This was more or less the case until Franco’s death. As the last 40 years show, Spain has been at its best when it has been fully open –exposed to ‘the four winds and spread throughout the world’ in the words of the philosopher Miguel de Unamuno (1864-1936)–.
Tremlett’s book, which will be published in Spanish, comes at a time when the teaching of Spanish history leaves much to be desired, and many archives are still not open, to the frustration of historians, because of the Franco regime’s 1968 Official Secrets Law, which successive governments have failed to reform, despite repeated promises. There is nothing comparable to the UK’s 30-year rule regarding the declassification of official documents.
Parliament approved a packet of education reforms, the eighth in 40 years, in 2020, and yet again without political consensus. One of the aims is to move teaching more towards the method of critical thinking and away from an excessive rote system where students can rattle off the names of battles but have little idea of why they occurred. Several Royal Decrees in March and April of this year developed the 2020 law and set out curriculum guidelines for each stage of education for the academic year beginning in September.
The 2020 reforms, which put limits on repeating a grade and makes religion a subject that no longer counts towards a student’s final grade, were opposed by the conservative Popular Party (PP) and the hard-right VOX. If these two parties obtain between them the most seats in parliament in the next general election and form a government (the days of absolute majorities in Spain are long gone because of the fragmentation of the political system as of the 2015 election, with 16 parties currently represented in the Congress), they will almost certainly overturn the reforms of the minority Socialist-led government, as previous Socialist administrations have done with the PP’s reforms.
Politicians’ attitudes towards education are pithily summed up by a character in Los vencejos, the 2021 novel by the bestselling author Fernando Aramburu: ‘Education in Spain is like a rugby ball. Whoever has hold of the ball runs with it to their area of interests, pursued by their adversaries’.
Education is in the hands of regional governments, giving them the power to change 40% of the content of curricula created by the central government (50% in Catalonia, the Basque Country, Galicia and Valencia, as these regions have co-official languages). Socialist-controlled regions, such as Valencia, give more attention, for example, to contentious periods such as the Second Republic and the Franco dictatorship, while those run by the right brush over them or give them a different slant to the one proposed in the government’s guidelines.
The most controversial course is the one for 17-18 year-olds on the history of Spain, which the national Education Ministry would like to be focused more on the 19th and 20th centuries so that students have a reasonable grounding on the Civil War and the Franco dictatorship.
The Royal Academy of History (RAH) criticises the curriculum for focusing too much on the recent past to the detriment of basic knowledge, without which, it says, contemporary Spain cannot be properly understood or contextualised. It also criticises concepts that emanate from sociology, political science and economics.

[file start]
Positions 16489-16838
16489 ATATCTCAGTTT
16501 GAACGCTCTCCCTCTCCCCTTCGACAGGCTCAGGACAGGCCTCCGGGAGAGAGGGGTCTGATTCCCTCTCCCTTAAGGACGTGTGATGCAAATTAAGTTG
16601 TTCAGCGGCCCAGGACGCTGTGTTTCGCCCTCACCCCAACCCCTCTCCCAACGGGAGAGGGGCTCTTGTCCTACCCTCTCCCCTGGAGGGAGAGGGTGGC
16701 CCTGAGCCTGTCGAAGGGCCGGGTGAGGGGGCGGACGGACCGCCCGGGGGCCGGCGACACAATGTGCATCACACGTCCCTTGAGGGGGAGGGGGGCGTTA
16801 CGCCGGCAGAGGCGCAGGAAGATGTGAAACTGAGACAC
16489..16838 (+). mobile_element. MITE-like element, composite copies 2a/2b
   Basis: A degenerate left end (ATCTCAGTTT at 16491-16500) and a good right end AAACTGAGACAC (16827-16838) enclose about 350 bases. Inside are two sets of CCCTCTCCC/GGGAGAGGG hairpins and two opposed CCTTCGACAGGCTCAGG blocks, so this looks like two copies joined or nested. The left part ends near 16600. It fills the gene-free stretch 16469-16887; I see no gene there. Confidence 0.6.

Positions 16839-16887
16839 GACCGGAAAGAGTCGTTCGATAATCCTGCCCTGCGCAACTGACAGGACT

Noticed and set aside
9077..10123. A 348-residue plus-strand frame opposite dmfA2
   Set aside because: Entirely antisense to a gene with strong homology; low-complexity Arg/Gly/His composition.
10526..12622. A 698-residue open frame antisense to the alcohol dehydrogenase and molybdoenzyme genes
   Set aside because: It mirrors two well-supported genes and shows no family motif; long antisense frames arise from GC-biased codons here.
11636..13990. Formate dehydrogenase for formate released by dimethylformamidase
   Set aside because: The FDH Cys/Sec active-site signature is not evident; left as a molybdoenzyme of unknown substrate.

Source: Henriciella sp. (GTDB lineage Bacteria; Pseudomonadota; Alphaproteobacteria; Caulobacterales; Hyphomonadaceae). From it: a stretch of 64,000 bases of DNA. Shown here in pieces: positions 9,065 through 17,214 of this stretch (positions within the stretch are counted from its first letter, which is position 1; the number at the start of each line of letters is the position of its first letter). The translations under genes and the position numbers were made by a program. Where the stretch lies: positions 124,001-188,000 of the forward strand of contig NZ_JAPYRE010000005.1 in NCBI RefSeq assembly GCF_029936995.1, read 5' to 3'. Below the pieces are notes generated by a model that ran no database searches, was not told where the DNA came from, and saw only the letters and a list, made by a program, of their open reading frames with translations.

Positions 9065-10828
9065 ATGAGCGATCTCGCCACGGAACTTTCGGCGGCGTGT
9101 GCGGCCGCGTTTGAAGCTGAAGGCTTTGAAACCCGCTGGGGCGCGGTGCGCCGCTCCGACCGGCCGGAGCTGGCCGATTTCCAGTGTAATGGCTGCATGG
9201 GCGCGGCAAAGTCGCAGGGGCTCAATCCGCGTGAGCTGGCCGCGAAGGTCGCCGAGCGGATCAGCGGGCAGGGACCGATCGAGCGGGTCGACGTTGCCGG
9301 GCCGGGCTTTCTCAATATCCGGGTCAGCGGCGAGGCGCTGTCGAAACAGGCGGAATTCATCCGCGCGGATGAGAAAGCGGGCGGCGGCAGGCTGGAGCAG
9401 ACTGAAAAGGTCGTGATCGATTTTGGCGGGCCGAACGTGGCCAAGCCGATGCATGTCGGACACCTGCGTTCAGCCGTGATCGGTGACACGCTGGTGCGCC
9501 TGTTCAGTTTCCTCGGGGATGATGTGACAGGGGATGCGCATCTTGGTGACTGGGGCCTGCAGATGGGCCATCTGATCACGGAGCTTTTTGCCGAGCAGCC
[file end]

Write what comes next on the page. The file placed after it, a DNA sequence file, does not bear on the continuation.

PP-controlled regions and conservative associations prefer to begin the course with prehistory, leaving little or no time for the much more recent and conflictive past. British and German children, for example, are taught more about the 1930s and 1940s than Spaniards. Teaching the subject of the Holocaust and the Nazi period is mandatory in Germany. There is nothing similar on the Franco regime.
The Socialist government’s 2007 Law of Historical Memory and the more ambitious 2021 Democratic Memory bill of the ruling Socialist-Podemos coalition, which seek to tackle the legacy of Franco’s dictatorship and the Civil War, have fired up history wars in the politically polarised country. As a result, the history taught in schools has become a cultural battlefield.
Pressure to make changes to the history curriculum has also been growing in the UK, with, for example, campaigners, sparked by the Black Lives Matter movement, calling for the compulsory teaching of slavery and colonialism.
In Spain, which had a vast empire, the Popular Party (PP) and the hard-right VOX accuse the government of instilling anti-colonial views in pupils, by proposing a more critical look at how the empire was forged and the issue of human rights. Isabel Díaz Ayuso, the PP Premier of the Madrid region, said her government will audit new material to prevent what she called ‘indoctrination in the classroom’. Her government has eliminated some 30 concepts in the history course including matters contained in the Historical and Democratic Memory laws and reforms during the Second Republic (1931-39).
The lack of the same history curriculum for all of Spain hinders the task of trying to forge a national narrative that can be commonly or at least minimally agreed. It is thus hardly surprising that more than 80 years after the end of the Civil War there is still no museum on that conflict and how it should be explained.
Both Tremlett and I have responded to what we perceive as the madness of Brexit by acquiring Spanish nationality. Perhaps we should be commissioned to put words to Spain’s national anthem.
Image: Spanish flag on pole beside building in Madrid (Spain). Photo: Daniel Prado (@stratoprado).